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dc.contributor.authorChang, Richarden_US
dc.date.accessioned2007-04-23T17:34:55Z
dc.date.available2007-04-23T17:34:55Z
dc.date.issued1988-11en_US
dc.identifier.citationhttp://techreports.library.cornell.edu:8081/Dienst/UI/1.0/Display/cul.cs/TR88-944en_US
dc.identifier.urihttps://hdl.handle.net/1813/6784
dc.description.abstractIn [Kad87b], Kadin showed that if the Polynomial Hierarchy (PH) has infinitely many levels, then for all $k$, $P^{SAT[k]} \subseteq P^{SAT[k+1]}$. In this paper, we extend Kadin's technique to show that a proper query hierarchy is not an exclusive property of SAT. In fact, for any $A \in NP - \overbrace{low_{3}}$, if PH is infinite, then $P^{A[k]} \subseteq P^{A[k+1]}$. Moreover, for the case of parallel queries, we show that $P^{A||[k+1]}$ is not contained in $P^{SAT||[k]}$. We claim that having a proper query hierarchy is a consequence of the oracle access mechanism and not a result of the "hardness" of a set. To support this claim, we show that assuming PH is infinite, one can construct an intermediate set $B \in NP$ so that $P^{B[k+1]} \subseteq P^{SAT[k]}$. That is, the query hierarchy for $B$ grows as "tall" as the query hierarchy for SAT. In addition, $B$ is intermediate, so it is not "hard" in any sense (e.g., not NP hard under many-one, Turing, or strong nondeterministic reductions). Using these same techniques, we explore some other questions about query hierarchies. For example, we show that is there exists any $A$ such that $P^{A[2]} = P^{SAT[1]}$ then PH collapses to $\Delta^{P}_{3}$.en_US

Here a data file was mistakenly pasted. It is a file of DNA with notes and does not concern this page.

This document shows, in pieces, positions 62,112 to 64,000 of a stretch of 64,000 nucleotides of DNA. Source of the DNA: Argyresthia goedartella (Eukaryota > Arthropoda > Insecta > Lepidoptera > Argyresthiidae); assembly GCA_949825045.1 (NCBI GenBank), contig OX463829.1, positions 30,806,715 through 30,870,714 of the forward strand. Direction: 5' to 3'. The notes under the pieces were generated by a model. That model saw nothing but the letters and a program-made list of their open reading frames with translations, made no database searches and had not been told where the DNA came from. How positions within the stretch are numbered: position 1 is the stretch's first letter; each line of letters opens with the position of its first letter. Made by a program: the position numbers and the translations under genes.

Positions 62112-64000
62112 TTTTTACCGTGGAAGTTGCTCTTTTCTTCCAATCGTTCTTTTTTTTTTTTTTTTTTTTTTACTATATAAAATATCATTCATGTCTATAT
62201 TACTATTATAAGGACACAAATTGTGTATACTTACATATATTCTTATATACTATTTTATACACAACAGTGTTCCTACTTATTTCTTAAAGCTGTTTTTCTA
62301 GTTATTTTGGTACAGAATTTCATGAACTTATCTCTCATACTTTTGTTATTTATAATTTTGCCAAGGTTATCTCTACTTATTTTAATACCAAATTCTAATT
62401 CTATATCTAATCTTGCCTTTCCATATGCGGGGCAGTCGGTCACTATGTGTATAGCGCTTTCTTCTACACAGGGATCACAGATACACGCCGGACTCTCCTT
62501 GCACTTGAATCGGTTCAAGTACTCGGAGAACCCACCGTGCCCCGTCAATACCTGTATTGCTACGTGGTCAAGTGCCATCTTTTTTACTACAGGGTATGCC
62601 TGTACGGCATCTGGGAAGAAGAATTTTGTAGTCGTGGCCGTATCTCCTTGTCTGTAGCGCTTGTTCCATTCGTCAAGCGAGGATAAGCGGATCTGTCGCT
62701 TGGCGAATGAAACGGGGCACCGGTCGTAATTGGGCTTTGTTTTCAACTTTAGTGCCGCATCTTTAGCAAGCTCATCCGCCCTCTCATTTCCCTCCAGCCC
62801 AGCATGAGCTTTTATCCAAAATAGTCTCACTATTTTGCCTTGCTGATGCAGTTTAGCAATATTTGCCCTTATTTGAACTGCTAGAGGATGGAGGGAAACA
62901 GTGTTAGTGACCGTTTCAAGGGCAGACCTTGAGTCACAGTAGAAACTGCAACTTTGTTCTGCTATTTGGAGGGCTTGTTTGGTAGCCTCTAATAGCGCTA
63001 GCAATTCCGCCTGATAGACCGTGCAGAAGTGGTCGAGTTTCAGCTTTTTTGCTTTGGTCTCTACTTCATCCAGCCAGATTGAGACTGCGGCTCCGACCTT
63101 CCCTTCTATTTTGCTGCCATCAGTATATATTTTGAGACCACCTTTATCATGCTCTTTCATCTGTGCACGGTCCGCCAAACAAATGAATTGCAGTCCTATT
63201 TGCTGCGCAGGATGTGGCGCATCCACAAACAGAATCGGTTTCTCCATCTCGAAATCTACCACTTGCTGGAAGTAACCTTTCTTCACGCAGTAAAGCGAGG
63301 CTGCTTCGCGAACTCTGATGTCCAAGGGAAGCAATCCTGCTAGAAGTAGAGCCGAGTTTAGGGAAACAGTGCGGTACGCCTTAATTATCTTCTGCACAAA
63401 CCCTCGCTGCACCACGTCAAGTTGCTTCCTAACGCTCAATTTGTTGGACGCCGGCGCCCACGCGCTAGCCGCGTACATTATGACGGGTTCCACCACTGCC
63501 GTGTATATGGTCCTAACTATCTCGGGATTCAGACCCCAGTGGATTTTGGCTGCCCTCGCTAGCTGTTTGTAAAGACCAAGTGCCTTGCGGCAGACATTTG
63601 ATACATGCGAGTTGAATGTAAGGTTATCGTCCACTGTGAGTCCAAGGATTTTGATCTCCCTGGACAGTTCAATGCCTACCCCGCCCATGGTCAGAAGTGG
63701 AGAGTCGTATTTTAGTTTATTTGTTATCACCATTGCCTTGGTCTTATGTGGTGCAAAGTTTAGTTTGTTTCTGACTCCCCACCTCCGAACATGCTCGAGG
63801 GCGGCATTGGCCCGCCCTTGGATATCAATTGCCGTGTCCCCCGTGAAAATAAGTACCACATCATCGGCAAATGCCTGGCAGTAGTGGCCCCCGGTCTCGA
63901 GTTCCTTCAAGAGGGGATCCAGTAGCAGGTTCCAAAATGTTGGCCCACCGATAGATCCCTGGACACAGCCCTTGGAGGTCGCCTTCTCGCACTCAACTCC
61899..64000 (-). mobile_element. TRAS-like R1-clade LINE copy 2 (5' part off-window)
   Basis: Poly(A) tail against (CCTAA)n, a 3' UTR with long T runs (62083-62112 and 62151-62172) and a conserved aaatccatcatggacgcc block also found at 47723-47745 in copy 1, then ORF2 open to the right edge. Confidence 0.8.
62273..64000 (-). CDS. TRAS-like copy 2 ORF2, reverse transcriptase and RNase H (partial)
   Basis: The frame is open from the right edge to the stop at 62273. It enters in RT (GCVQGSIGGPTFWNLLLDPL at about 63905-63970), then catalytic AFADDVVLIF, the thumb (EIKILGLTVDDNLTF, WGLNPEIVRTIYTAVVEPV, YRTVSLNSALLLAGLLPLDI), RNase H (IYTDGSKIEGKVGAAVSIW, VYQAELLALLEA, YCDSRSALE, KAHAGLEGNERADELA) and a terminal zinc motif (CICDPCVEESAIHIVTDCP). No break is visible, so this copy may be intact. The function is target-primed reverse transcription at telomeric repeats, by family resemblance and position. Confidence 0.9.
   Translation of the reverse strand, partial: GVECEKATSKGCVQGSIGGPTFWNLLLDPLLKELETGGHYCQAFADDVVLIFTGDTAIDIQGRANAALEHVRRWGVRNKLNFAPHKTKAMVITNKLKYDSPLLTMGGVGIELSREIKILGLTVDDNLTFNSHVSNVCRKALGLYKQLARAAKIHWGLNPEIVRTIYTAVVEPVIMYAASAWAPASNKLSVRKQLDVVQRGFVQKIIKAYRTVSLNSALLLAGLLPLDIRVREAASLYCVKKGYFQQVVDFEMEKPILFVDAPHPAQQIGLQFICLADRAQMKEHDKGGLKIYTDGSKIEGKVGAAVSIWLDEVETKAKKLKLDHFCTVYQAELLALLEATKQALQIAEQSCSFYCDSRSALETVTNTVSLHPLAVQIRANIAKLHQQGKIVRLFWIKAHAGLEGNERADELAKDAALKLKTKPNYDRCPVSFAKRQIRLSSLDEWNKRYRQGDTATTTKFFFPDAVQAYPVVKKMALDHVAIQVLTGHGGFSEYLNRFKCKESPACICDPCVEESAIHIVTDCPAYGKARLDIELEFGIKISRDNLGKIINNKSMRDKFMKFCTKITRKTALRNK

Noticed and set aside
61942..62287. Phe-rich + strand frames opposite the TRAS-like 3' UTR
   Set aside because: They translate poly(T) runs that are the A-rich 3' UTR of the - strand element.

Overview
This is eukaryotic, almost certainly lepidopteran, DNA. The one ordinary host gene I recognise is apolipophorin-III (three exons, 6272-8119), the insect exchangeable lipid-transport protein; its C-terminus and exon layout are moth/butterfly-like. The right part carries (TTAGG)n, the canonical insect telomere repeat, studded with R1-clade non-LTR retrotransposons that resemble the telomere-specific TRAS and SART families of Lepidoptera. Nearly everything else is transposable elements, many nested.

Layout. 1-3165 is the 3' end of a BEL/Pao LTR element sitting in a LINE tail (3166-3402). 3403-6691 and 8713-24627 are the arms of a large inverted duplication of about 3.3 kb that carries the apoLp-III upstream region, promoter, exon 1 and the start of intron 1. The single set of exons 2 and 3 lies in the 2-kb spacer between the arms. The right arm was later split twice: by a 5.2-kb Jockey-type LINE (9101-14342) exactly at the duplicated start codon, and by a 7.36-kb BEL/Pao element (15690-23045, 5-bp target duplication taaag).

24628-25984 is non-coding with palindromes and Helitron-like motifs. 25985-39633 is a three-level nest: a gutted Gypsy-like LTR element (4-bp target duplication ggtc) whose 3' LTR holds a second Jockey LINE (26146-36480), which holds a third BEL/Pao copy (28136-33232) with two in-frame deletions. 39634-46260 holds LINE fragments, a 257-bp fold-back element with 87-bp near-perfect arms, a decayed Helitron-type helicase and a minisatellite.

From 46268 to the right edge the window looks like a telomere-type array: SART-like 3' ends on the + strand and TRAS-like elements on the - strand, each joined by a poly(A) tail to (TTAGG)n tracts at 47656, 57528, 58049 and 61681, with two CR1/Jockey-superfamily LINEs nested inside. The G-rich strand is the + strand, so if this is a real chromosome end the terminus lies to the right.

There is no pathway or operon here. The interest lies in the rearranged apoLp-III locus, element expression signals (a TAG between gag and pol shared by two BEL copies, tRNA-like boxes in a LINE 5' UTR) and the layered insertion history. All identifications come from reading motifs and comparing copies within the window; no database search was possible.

dc.format.extent1170749 bytes
dc.format.extent299887 bytes
dc.format.mimetypeapplication/pdf
dc.format.mimetypeapplication/postscript
dc.language.isoen_USen_US
dc.publisherCornell Universityen_US
dc.subjectcomputer scienceen_US
dc.subjecttechnical reporten_US
dc.titleOn the Structure of Bounded Queries to Arbitrary NP Setsen_US
dc.typetechnical reporten_US


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